Rescue dogs live two lives. The first one is usually not a particularly good one, and Tex was no exception to this rule. The story is that he was beaten and abused in his first home, then taken in and neglected by a hoarder. From there he went to a cocker spaniel rescue organization.
We were not planning on getting another dog at the time. We had adopted Bob, also a rescue Cocker, about two years previous. The daughter of one of my coworkers was working at a doggie day care. They were fostering Tex there at the time. My coworker's daughter asked her mom if she knew anyone who was looking for a dog, and for some reason she volunteered me. The next thing I know I have a Facebook message with a picture of a little dog who needed a home. It wouldn't hurt to just go look and meet him, right? We don't have to adopt him, we said. Right....
He was known to them as Tux, for the snow-white patches on his feet and chest amidst the otherwise black fur. My younger daughter had a hard time pronouncing it and kept calling him Tusk. So we changed his name just a bit. It didn’t really fit him except ironically. The name Tex calls up a taciturn and rough cowboy, and Tex was just an exceptionally fuzzy bundle of sweetness.
He was not the brightest dog. Because of this, or possibly the early abuse, he was never completely housetrained, and averaged at least an accident a day, usually in a specific spot in the kitchen near the garage. We gave up and started lining the area with pee pads, which he somehow managed to miss a good percentage of the time. Whenever one of us walked into the kitchen an “Oh, Texie!” was commonly heard seconds later.
He could mangle any toy you gave him. I triumphantly returned from the pet store once with a toy that proclaimed its indestructible ballistic nylon construction. I gave to him, confident that Tex had met his match. It was ripped to pieces in under an hour. He would leave toys in various states of shredding all over the family room. If we cleaned them up and put them in the toy box, he would fish them out and scatter them around again.
The one toy he wouldn’t destroy was his beloved squeaky toy, which he would carry all over the house, drop someplace, and then need to search for frantically when he couldn’t remember where it was. If we stepped on it by accident, he would drop whatever he was doing and rush to play with it. He liked nothing more than playing with it with his people.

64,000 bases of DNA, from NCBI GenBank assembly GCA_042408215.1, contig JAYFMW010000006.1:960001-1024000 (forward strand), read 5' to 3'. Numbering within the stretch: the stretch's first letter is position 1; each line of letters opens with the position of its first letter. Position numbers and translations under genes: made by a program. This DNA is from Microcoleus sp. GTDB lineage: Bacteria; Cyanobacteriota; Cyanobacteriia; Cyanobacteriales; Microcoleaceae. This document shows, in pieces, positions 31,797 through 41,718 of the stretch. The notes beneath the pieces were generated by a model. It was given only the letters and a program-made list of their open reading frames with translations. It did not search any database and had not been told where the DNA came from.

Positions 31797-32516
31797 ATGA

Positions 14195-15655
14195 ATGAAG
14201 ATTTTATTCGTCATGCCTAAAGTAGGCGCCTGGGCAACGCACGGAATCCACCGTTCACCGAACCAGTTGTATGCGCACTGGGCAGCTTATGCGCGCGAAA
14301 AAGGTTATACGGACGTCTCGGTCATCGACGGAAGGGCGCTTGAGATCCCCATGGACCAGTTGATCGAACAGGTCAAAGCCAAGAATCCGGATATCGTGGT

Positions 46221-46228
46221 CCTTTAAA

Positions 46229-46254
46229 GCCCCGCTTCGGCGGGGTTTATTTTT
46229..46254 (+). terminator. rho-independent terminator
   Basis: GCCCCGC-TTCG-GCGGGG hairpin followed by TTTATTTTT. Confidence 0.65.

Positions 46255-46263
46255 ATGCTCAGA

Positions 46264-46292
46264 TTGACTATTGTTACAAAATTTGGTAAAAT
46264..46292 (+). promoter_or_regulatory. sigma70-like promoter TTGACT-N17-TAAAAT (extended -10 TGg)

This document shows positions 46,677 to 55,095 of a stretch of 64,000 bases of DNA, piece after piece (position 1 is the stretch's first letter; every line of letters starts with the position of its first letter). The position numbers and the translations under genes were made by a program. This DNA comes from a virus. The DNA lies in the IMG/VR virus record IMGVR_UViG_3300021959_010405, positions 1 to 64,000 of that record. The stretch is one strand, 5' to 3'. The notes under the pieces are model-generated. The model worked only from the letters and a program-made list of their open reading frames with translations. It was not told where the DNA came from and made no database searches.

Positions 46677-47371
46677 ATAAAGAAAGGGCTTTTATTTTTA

Our backyard abounds with wildlife, and Tex would bark insanely at every squirrel, deer, raccoon, and possum. He once got so worked up, that he tore through the screen and jumped out the window to chase a raccoon. The window is a good 15 feet above the ground. Tex survived the jump with nary a scratch on him. There is no record of the look of surprise that the raccoon must have had when the Tactical Air Assault Spaniel came hurtling at him.
And then, a few months later, he did the same exact thing. No more open windows in our house.
About a year ago, one of our other dogs was sick with a stomach bug. I blew up an air mattress and slept with her on the family room floor, so I would a least have a chance of getting her outside if she had a bout of diarrhea. I made the mistake of not taking the mattress down for a few days, and during that time, Texie decided that it was a fine place to nap during the day. It has been sitting in our family room for the last year, a blue blanket that was a Christmas gift to me on it for his snuggling comfort.
The great tragedy of the long friendship between human and dog is that their lives blink by in a faction of our own. Tex was probably around three years old when he joined our family nine years ago. He was not young. The fur around his face had long gone grey, and his hips were visibly stiff when he got up from a nap. But he was still a fuzzy puppy at heart, and the happiest little guy you could know.
On Tuesday this week, he got out of his room at 6 in the morning, took four steps, and collapsed to the floor. His belly was visibly swollen. He had been panting a bit more than normal the night before but nothing else had been wrong. I rushed him to the animal hospital, where an ultrasound showed a large mass on his spleen that had bled into the belly. The staff there were candid that his chances were not good, the mass was most likely malignant, and of an aggressive type, but that surgery had at least a small chance of saving him. For Tex, we rolled the dice. I don’t think I could have lived with myself without at least trying.
The luck that had saved him from his abusive first owner and two window falls finally ran out. Tex had multiple complications after surgery, and his sweet, loving heart just stopped.
Goodbye to my little furry child, my buddy, my friend. Wait for us at Rainbow Bridge. Your forever family will be there to join you someday. Just try not to make too much of a mess of the place until we get there, okay?